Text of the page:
best gears for 67 gto 3 speed - Pontiac GTO Forum
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post #1 of 5 (permalink) Old 02-09-2016, 09:43 AM Thread Starter
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best gears for 67 gto 3 speed

I just bought a 67 GTO...its a numbers matching 400..335 hp 3 speed...she seems a lil sluggish. My question is.. if I wanted to upgrade transmission gears and rear...what would be the best suggestion? I want to get off line so to speak a lot quicker,and be "more GTO-ish" and yet still be able to drive 75 miles to a car show with no worries. Im a roofer who loves hotrods,not a Mechanic, so pardon my ignorance
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post #2 of 5 (permalink) Old 02-09-2016, 11:37 AM
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An old tired 335 isn't going to be more goatish and you need to decide if you want an around towner with a lower gear ratio or a freeway flyer with taller gears.
Mine has a 2.93 pegleg rear end and a TH-400.
Since it is also a parts matching car I didn't want to change the tranny or rear end so I had the engine rebuilt with a few changes to the internals but kept it looking stock.
It isn't a rocket off the line but when it goes into second it is very goatish.
I don't drag race it and do a lot of mountain driving so I really don't want posi, I don't need it to swap ends when I get on it coming out of a corner.
I would start with the engine, mine was a very tired 335 now it is a lot peppier and runs on pump gas.
At idle you can tell it doesn't have a stock cam and it easily hits 100 mph in second gear.
I would rebuild the engine first and run it then decide if you want to change the tranny and/or rear end.
I am a carpenter and a shadetree mechanic, there are others on here who can tell you a lot more about the different trannys etc.
You have to decide if you want a 1/4 miler, a freeway runner of something in between the options are only limited by your budget.
Welcome to the group and you also posted in the '04-'06 GTO section, you may get more responses in the '64-'74 section.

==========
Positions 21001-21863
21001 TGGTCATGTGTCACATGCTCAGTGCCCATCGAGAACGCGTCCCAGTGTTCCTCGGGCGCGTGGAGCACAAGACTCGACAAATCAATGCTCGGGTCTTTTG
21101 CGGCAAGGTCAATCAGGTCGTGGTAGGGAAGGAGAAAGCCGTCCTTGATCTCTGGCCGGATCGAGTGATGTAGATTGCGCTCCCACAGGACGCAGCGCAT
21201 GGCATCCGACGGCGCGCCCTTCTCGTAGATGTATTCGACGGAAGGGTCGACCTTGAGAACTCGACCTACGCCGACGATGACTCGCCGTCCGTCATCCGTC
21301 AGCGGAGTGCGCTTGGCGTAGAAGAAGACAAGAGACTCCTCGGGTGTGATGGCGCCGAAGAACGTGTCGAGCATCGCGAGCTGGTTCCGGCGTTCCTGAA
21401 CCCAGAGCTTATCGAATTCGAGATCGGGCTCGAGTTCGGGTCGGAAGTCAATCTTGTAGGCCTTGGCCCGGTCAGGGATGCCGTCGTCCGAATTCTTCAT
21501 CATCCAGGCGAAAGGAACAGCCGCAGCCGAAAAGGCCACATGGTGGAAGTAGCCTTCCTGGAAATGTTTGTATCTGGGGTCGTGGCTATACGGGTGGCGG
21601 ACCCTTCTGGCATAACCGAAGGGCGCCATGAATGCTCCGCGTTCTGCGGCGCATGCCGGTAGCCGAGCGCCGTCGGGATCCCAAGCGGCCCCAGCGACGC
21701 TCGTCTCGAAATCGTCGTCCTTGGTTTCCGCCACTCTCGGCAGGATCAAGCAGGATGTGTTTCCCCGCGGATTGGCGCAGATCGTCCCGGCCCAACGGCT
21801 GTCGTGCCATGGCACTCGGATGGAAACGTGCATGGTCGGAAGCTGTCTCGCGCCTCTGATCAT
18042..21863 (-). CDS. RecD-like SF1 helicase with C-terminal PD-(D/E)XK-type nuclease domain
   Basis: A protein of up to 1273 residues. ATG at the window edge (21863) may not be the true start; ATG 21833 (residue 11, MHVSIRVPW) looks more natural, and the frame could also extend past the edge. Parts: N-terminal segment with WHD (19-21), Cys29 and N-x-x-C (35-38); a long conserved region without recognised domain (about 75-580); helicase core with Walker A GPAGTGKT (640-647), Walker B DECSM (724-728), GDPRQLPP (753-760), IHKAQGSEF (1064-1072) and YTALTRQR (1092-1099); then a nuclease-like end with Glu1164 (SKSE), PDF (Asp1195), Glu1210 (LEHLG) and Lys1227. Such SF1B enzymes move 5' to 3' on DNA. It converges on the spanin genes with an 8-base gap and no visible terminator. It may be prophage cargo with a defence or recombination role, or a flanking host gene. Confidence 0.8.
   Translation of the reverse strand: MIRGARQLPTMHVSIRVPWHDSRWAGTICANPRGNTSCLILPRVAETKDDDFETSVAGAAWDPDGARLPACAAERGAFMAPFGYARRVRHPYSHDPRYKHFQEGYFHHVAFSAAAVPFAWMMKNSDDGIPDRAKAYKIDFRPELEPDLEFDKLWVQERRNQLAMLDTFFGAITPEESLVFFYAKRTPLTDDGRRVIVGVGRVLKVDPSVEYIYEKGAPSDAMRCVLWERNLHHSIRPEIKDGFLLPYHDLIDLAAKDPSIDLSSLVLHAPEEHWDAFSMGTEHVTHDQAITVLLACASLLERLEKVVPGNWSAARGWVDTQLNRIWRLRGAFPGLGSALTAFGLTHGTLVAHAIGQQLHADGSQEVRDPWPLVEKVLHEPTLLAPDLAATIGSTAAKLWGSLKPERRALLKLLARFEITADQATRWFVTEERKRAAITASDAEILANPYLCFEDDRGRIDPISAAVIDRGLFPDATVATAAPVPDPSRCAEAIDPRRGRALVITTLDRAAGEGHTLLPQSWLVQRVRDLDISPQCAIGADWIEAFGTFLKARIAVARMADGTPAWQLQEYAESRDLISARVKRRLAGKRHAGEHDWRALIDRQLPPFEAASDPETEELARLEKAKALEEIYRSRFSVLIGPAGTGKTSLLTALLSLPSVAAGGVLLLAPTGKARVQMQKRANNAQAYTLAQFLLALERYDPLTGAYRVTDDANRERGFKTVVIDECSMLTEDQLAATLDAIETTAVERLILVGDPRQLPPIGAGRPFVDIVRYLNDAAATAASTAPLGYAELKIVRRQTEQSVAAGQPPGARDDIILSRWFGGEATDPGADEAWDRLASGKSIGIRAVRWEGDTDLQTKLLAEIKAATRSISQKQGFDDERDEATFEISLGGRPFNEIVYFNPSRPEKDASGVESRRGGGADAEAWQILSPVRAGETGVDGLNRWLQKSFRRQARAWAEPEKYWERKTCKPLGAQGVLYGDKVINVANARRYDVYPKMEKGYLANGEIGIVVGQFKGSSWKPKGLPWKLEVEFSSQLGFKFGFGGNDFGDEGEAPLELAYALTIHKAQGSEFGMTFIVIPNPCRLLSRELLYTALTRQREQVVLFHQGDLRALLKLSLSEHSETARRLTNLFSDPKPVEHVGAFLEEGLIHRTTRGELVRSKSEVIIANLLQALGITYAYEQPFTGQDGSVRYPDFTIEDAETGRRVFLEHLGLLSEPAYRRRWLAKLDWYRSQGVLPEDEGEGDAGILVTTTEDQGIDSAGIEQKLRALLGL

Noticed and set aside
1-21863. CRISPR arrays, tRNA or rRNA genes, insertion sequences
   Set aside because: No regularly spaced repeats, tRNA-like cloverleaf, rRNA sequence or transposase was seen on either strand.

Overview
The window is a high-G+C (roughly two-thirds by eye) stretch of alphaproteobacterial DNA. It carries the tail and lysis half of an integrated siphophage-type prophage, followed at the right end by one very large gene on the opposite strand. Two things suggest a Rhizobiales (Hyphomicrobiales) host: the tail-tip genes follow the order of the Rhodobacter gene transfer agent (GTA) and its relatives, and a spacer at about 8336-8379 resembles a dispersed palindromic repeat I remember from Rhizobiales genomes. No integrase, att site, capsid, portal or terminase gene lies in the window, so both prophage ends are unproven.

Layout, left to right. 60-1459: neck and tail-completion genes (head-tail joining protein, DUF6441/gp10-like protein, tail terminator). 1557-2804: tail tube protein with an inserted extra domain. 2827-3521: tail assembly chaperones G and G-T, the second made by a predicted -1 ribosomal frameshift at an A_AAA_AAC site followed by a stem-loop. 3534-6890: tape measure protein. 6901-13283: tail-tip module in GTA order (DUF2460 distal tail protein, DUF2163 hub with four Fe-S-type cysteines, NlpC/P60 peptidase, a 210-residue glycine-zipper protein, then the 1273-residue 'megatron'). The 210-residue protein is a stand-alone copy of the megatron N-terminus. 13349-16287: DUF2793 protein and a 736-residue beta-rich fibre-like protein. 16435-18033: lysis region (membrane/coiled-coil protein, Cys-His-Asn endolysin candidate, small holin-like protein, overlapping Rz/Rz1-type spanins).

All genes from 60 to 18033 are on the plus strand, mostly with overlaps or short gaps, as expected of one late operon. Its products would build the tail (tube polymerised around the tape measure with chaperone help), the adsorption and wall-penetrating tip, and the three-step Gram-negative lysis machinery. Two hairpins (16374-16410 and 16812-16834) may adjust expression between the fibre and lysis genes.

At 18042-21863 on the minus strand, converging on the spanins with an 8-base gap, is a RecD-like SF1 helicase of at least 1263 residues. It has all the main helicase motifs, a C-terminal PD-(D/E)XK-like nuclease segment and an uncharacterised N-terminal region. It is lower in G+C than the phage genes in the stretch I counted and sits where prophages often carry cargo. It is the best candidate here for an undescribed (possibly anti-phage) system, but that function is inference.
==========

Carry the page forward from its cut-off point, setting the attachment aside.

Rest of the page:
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post #3 of 5 (permalink) Old 02-09-2016, 12:21 PM
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I'll move it to the right section.
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post #4 of 5 (permalink) Old 02-09-2016, 03:54 PM
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Welcome to the forum! Some history on your hd 3spd transmission...very late '65 model through '69 model GTO's came std with the Dearborn (ford top loader) 3spd. They were also used in late '65 Olds 442's, also used through the '69 model year. The Dearborn 3spd was also used in Buick GS's through '69. The latest, and oddest vehicle I have ever pulled an originally equipped Dearborn 3spd out of, was a '70 Catalina factory 400 4bbl car, so they were used for a few years in big cars as well. The gear ratio of the Dearborn 3spd is a wide ratio spread with a 2.46 first gear. Swapping to a Muncie 4 spd will only tighten up the gear spread some. I've had Pontiac buddy's who went from the HD 3spd to an M20 Muncie, while keeping the same rear gear ratio, and their cars actually slowed down a little at the strip, so it's not like there is much to gain swapping to a 2.52 1st gear ratio Muncie.

In your '67 GTO's rearend, if the car has factory r/e, and factory ratio, without factory AC, it should have a 3.55 Pontiac 8.2 10 bolt. With a healthy stock '67 WT 400, and the Dearborn, the 3.55 is the optimal ratio, not a 2.93-3.08, the engineers in the '60's also had to be concerned by premature clutch wear, so with a manual transmission, highway gears were out.